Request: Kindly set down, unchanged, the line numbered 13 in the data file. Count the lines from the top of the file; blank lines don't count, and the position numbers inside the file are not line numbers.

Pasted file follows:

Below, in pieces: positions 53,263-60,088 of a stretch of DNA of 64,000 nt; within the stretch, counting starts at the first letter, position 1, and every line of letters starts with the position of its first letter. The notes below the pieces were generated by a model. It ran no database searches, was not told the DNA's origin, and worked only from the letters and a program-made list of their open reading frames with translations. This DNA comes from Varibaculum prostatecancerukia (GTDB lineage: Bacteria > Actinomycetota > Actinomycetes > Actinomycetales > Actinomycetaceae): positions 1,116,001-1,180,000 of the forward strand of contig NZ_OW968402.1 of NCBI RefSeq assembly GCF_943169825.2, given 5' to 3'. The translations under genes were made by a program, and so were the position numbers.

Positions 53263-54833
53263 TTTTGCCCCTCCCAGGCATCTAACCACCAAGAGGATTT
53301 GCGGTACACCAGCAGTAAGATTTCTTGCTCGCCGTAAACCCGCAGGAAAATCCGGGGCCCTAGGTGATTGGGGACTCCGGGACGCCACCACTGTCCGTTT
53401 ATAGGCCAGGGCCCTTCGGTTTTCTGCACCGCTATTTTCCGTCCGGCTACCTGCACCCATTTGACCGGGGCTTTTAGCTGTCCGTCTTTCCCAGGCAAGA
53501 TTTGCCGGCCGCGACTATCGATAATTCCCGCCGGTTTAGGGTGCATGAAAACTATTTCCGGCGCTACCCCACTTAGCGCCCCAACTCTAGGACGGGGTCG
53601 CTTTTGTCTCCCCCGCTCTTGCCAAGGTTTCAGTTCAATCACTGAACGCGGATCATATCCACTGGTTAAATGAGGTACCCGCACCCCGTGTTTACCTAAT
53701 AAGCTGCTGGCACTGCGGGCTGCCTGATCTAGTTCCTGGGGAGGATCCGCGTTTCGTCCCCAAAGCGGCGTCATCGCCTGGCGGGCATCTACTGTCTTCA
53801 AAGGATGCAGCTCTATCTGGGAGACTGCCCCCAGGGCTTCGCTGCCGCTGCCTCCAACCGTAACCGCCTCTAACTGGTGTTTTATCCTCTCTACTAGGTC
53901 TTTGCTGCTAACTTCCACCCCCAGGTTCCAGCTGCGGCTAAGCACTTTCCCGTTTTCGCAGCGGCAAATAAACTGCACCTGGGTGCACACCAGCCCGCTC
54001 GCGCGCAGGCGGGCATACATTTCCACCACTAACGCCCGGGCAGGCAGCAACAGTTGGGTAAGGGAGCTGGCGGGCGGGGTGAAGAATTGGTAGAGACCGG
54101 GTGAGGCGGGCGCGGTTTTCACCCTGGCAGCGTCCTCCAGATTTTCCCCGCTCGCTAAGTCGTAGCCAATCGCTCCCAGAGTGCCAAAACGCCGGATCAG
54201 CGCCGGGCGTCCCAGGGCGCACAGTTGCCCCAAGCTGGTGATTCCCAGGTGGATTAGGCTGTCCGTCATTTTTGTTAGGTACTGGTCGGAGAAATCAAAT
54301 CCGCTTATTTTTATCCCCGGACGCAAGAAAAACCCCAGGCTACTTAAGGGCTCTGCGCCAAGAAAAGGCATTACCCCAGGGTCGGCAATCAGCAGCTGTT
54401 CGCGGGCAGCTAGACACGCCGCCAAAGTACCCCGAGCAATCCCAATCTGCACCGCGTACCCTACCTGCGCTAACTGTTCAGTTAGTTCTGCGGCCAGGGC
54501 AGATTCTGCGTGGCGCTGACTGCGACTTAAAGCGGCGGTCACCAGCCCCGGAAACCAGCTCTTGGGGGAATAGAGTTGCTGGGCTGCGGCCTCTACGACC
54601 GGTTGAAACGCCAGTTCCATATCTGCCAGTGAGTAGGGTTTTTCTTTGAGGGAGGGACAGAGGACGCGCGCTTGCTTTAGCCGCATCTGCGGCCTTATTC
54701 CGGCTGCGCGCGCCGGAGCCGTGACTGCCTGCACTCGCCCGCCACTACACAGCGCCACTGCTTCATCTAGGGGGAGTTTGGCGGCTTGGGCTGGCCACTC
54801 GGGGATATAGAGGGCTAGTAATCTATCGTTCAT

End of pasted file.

54201 CGCCGGGCGTCCCAGGGCGCACAGTTGCCCCAAGCTGGTGATTCCCAGGTGGATTAGGCTGTCCGTCATTTTTGTTAGGTACTGGTCGGAGAAATCAAAT